Tom Scharpling on Legacy, Being Forgotten, and His Latest Paperback Release
In Conversation with Christopher Hermelin on So Many Damn Books
Living Legend Tom Scharpling drops into The Damn Library to chat about the paperback release of his national bestseller, It Never Ends, and his recent 24-hour Best Show episode triumph. There are discussions of legacy, mystery, what it was like to work together on the book, and the bizarre temporal reality created from writing something and then waiting forever for it to appear on shelves. Plus a lot more.
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What’d you buy?
Tom: Drive My Car (dir. Ryusuke Hamaguchi) • Raging Bull (dir. Scorcese)
Tom: Elvis (dir. Baz Luhrmann)
Christopher: One’s Company by Ashley Hutson
From the episode:
Christopher Hermelin: I’d love to know your thoughts on legacy—the concept of legacy as a whole and what legacy means to you. Do you think about your own legacy?
Tom Scharpling: Yeah. Legacy means more to me when it comes to other people than myself. I’m interested in the legacy of artists and tracking their body of work and seeing all these career-defining things like, they were lost in the woods for this stretch and then they shocked everybody and came back with this album or movie or whatever. But for myself, I don’t know. I’m just kind of comfortable with this low- to mid-tier awareness of what I do. I wish parts of it were easier. That’s the only thing that I wish would come from recognition or anything like that.
I’ll say that when I’m gone—when I’m done with this stuff—I will be done with it. And I mean it as you’ll never hear from me again, because that will just be because I did it. And I’m not saying it in any kind of threat or, “Oh, no, please don’t go.” It’s just like, no. When I’m done, I’m going to be done. I’m not going to be half and half out with stuff. And maybe I’ll never be done. I don’t know. Maybe that’s just the concept.
My purpose is to just keep chipping away, keep doing things for the entirety of whatever, however long my life is. But maybe I’ll also just be like, I’m done talking into microphones. I want to see what it feels like to not do that. And then I’ll stop doing it, and that’ll be that. Maybe I’ll figure other things out. Or maybe I won’t. I don’t know. Right now I’m really out. That stuff is exhausting. I don’t care about that. The idea of caring about what you leave behind, creatively, after you die—there’s nothing of any value in there for me with that at all. First of all, it’s out of your control. Whatever happens, happens. You can’t put yourself in a position to be talked about after you’re gone because history does what history does, and some people’s stock rises and other people get erased. It’s like, what’s his name? Booth Tarkington, I think he wrote The Magnificent Ambersons.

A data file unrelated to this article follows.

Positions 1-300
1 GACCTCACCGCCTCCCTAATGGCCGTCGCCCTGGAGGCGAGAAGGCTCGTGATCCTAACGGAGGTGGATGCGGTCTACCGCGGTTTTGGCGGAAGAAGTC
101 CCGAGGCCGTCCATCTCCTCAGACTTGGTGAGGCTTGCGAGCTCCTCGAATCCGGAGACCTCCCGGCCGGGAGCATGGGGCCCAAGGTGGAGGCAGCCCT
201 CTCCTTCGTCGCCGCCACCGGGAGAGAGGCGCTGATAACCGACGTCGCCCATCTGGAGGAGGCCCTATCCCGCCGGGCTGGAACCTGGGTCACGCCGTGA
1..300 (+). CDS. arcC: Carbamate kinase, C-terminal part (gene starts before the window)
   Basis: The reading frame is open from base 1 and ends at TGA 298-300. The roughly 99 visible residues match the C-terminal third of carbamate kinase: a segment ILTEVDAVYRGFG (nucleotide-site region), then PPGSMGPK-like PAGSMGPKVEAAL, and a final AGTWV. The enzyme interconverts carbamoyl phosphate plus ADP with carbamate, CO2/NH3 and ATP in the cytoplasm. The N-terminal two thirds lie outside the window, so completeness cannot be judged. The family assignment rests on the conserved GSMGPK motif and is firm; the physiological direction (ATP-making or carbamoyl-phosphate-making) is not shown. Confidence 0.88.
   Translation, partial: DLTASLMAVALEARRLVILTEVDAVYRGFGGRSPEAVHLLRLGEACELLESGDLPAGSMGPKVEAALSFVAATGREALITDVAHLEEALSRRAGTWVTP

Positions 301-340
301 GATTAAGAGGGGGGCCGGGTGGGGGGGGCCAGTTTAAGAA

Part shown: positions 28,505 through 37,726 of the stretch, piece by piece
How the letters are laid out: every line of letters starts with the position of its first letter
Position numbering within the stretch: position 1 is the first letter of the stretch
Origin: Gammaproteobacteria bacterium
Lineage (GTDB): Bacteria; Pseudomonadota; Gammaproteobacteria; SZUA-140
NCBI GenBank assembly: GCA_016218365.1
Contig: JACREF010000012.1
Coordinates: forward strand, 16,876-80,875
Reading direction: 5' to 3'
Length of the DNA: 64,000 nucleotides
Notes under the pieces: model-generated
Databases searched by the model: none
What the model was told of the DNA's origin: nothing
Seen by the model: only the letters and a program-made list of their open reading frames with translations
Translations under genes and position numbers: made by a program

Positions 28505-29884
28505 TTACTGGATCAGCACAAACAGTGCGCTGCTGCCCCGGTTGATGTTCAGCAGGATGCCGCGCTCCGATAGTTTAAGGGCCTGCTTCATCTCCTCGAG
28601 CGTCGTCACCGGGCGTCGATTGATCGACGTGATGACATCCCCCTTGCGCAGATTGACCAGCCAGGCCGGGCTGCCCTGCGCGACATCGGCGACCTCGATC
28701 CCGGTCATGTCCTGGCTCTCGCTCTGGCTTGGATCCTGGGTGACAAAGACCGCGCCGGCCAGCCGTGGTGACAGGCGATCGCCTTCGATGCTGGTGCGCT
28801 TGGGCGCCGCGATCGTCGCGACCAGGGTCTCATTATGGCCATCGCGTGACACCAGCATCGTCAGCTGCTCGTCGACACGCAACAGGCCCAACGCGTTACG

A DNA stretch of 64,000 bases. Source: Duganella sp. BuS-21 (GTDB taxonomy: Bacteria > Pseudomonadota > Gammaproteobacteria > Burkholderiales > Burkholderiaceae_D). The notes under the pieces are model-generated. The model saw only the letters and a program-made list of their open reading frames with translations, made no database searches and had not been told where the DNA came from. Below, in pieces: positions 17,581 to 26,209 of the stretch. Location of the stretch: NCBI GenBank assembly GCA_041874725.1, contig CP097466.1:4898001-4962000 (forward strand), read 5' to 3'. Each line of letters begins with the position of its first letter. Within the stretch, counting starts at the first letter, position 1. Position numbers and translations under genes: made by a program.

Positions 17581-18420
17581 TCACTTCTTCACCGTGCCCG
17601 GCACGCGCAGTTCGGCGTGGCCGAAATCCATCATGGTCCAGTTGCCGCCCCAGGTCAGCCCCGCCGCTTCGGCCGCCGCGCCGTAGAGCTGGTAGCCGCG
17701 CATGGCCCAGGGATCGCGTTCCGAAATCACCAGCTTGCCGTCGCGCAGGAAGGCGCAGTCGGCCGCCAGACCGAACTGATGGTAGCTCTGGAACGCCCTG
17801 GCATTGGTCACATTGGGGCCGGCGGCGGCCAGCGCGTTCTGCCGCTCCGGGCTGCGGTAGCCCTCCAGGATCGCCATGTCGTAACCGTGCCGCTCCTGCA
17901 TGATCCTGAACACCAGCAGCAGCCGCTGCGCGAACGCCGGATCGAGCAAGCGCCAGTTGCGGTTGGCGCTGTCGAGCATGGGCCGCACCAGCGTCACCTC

Christopher Hermelin: Gee, I don’t know what Booth Tarkington wrote off the top of my head.
Tom Scharpling: You don’t?
Christopher Hermelin: I know.
Tom Scharpling: Hold on. I’m checking right now. Yes, it was a novel by Booth Tarkington. He wrote it and the book was huge when it came out. It was made into a movie in the 40s, came out in 1918. It’s gone now. Nobody hangs onto that book. And I’m just saying, that’s what time does, right? It does what it’s going to do. And I’m sure there are people in the 1910s, 20s, 30s, and 40s, for decades, who would say, “Well, this is an all-time classic that’s going nowhere.” But it just slowly drifted out of awareness. All those huge books you see growing up, these giant, historical epics. I forget who I’m thinking of. What is it, Leon?
Christopher Hermelin: Leon Uris.
Tom Scharpling: Yeah. Leon Uris. I would see these books at relatives’ houses, these enormous books that seemed like they were made for all time. And they’re not. They just were of their time. So all I’m trying to say is I couldn’t imagine trying to control any version of that. Seems like a straight-up waste of time because it’s truly out of your hands.